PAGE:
I think this is a prime opportunity to give kudos to Minister Lecce, who is actually reforming and changing the math curriculum so that children in school are going to start learning about things like interest rates. That’s going to have a huge bearing on what the Auditor General was saying, that the billions of dollars that were invested and, again, have to be financed over the next number of years; that Minister Rickford’s daughters and my sons are going to have to pay—we’re trying to educate people, because that interest rate—right now we have extremely low interest rates, thank goodness, but when they start to pop up, that green energy experiment is going to continue to have an impact. That could be money going back, whether it would be to the environment, long-term care, health care or certainly agriculture.

So I can’t say enough about how this is going to impact small, little communities like Brunner and Milverton, Brockton in my area and Neustadt. We’ve got a ton of great, great opportunities across the province, and at some point I’ll try to get all of the names on, so we can see who all is going to benefit from these investments.

Mr. Randy Pettapiece: Thank you for that answer. You mentioned the town of Stratford. Stratford is mostly known for the Festival Theatre there and the entertainment business, but I listened intently to the mayor one time a year or so ago—actually more than that now, because we haven’t been able to get together. But he was certainly appreciative of how the agriculture community supported the whole county of Perth and also helped support Stratford. It’s well known around here: If the agriculture community isn’t doing well, then nobody is doing well. Certainly the more natural gas we get into the riding is very important, not only to farmers in our area, but certainly important to the urban areas in the riding, to help them be successful.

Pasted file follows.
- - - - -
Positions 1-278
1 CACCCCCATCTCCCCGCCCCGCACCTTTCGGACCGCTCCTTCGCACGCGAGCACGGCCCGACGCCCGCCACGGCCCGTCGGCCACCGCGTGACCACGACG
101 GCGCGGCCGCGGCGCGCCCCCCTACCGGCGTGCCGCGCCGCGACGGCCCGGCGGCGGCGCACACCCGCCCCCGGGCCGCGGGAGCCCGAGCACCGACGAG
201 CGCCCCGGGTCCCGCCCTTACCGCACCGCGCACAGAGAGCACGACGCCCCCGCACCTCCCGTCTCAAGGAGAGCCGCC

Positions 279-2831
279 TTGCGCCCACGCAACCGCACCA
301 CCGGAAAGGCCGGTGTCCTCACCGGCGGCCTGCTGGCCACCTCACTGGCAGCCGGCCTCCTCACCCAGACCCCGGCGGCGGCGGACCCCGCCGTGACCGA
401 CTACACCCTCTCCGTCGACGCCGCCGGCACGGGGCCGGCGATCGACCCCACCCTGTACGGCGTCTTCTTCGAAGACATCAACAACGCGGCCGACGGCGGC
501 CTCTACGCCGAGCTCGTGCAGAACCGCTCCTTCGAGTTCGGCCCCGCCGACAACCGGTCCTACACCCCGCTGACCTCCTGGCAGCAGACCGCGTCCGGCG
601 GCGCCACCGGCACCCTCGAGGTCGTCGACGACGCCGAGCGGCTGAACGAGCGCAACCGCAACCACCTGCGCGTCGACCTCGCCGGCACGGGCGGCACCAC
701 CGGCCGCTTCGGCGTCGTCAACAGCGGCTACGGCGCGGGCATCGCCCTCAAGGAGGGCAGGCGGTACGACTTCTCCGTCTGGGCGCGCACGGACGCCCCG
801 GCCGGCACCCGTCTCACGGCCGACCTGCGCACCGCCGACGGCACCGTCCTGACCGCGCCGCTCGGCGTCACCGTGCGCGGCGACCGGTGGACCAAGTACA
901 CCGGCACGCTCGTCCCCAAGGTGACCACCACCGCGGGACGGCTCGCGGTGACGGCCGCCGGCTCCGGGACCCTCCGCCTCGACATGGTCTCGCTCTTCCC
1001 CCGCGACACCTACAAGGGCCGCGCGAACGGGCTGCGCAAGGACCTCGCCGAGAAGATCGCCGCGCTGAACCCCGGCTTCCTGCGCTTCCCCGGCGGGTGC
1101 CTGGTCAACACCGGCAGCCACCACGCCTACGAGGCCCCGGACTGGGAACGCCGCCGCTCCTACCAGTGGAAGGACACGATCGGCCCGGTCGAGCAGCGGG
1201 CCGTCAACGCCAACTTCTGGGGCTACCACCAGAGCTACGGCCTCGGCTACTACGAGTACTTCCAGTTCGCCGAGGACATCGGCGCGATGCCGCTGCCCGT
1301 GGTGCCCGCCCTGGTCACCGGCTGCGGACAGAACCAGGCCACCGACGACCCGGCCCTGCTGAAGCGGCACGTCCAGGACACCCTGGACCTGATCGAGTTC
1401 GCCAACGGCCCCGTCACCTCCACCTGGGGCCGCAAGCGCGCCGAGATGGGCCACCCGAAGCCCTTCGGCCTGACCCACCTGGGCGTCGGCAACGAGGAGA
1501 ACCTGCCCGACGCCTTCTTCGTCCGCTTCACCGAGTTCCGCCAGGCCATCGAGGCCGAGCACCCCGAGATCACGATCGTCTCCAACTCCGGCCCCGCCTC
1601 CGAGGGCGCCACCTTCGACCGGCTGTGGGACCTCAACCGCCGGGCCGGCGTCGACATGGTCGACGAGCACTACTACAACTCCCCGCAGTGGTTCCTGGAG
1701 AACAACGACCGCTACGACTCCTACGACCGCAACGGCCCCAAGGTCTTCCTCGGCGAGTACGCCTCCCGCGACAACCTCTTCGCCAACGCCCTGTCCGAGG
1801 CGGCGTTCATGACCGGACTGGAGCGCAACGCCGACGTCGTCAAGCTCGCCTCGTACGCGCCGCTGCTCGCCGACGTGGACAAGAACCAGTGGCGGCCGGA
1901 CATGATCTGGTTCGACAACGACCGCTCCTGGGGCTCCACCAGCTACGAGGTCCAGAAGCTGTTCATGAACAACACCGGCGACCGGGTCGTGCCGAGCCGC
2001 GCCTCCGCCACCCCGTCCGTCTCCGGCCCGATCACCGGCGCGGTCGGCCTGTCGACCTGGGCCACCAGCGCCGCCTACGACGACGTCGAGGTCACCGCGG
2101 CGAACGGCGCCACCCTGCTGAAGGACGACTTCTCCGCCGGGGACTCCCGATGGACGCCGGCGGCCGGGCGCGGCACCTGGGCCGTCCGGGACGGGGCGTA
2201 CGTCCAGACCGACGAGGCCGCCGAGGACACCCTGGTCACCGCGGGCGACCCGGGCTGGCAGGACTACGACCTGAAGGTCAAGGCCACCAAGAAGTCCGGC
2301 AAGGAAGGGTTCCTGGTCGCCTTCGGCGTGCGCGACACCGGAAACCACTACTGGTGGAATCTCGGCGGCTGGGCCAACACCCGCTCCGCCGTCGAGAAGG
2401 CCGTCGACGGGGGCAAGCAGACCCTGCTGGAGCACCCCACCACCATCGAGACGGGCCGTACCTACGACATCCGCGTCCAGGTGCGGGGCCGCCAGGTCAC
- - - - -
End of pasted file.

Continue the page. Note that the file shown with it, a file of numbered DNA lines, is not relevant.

Chair, with your permission, I’d like to turn this over to MPP Bob Bailey.

The Acting Chair (Mr. Michael Parsa): By all means. MPP Bailey, you have over three minutes left.

Mr. Robert Bailey: Thank you, Chair, and thank you to both Minister Rickford and Associate Minister Walker for being here today. I’ve enjoyed the discussions for the last two days, and I’ve finally got a chance to jump in here for a minute.

There has been so much discussion about natural gas this morning. I want to remind everyone on the call—I’m sure I don’t have to, on this committee—that the largest natural gas storage area is in the south part of my riding, which I share with MPP McNaughton: the Dawn Hub, formerly Union Gas; now Enbridge. It’s a great facility. I offer to anyone who would like to come down to see where the natural gas that could end up in Toronto to heat your homes, or east of my riding, comes from. It’s stored there: a great facility, doing a great job.